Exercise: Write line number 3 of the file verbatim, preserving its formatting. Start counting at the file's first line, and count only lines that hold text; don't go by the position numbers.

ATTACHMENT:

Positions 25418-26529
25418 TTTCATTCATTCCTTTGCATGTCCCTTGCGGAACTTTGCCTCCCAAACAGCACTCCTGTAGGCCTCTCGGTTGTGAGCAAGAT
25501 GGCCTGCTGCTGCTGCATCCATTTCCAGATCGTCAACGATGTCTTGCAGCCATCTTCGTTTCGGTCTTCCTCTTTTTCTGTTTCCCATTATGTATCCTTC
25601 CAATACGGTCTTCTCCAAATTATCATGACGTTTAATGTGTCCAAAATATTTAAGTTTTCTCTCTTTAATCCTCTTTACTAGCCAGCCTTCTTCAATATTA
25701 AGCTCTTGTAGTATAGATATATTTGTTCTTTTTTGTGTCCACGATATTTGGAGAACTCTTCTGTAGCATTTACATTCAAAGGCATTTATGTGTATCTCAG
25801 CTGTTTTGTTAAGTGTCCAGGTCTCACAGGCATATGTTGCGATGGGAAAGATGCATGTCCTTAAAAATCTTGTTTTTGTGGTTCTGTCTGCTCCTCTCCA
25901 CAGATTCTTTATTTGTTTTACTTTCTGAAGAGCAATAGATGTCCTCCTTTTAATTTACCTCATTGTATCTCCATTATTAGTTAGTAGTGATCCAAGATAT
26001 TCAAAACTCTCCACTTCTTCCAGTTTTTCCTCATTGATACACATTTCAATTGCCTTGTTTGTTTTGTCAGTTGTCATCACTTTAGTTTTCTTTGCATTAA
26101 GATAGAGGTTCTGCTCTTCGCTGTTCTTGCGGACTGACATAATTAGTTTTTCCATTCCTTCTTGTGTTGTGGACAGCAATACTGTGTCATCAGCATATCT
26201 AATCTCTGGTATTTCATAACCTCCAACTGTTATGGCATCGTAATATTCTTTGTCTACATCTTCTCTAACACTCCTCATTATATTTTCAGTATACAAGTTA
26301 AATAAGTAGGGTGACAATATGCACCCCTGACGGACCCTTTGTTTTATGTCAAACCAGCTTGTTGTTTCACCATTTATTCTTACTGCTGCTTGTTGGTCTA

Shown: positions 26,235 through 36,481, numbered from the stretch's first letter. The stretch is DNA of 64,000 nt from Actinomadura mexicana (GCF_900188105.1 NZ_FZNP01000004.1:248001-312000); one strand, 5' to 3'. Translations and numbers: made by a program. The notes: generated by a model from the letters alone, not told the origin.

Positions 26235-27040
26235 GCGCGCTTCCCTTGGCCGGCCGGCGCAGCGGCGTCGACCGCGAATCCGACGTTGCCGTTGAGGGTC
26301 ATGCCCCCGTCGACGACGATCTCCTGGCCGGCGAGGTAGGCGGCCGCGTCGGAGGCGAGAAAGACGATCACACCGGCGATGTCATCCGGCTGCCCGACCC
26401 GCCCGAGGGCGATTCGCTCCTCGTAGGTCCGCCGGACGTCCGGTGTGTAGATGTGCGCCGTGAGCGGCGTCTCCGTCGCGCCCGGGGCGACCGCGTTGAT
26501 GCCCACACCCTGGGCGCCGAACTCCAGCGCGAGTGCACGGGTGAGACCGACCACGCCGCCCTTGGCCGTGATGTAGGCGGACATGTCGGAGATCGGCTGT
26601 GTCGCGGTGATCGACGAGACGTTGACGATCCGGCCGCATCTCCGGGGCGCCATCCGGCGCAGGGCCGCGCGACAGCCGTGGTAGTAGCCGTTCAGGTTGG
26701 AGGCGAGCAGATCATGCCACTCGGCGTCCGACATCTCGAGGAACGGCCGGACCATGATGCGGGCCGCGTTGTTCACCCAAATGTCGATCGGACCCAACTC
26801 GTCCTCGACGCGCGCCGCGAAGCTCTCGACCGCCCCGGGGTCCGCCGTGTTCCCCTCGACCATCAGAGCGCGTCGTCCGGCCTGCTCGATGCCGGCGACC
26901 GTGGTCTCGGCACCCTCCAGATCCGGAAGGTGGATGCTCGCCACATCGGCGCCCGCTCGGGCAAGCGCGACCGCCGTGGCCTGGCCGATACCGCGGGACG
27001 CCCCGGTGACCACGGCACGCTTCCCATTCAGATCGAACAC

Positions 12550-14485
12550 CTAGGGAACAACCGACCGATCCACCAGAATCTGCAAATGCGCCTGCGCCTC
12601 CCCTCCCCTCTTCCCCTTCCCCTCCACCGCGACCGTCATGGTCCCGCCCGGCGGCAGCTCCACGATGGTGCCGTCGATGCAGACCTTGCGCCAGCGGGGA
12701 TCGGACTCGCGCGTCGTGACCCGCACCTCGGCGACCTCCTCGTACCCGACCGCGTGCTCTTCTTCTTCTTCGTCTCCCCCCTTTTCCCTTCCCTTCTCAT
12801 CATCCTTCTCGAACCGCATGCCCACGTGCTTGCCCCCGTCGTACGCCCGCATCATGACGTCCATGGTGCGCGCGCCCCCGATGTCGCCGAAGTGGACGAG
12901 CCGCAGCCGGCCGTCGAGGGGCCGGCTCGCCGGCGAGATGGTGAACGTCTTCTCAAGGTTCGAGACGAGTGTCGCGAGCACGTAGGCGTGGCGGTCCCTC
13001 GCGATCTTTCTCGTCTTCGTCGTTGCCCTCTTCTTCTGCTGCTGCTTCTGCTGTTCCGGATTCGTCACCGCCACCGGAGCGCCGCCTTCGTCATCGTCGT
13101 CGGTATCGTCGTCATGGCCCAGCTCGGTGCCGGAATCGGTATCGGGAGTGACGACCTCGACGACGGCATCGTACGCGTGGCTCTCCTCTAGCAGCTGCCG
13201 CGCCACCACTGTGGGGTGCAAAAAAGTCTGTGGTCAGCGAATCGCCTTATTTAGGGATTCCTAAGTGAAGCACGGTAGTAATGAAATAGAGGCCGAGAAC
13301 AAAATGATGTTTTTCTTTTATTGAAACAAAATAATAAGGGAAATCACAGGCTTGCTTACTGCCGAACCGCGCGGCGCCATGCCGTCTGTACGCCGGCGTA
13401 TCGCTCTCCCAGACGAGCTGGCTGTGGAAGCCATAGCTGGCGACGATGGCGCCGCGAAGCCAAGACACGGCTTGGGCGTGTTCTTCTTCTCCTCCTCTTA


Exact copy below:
25501 GGCCTGCTGCTGCTGCATCCATTTCCAGATCGTCAACGATGTCTTGCAGCCATCTTCGTTTCGGTCTTCCTCTTTTTCTGTTTCCCATTATGTATCCTTC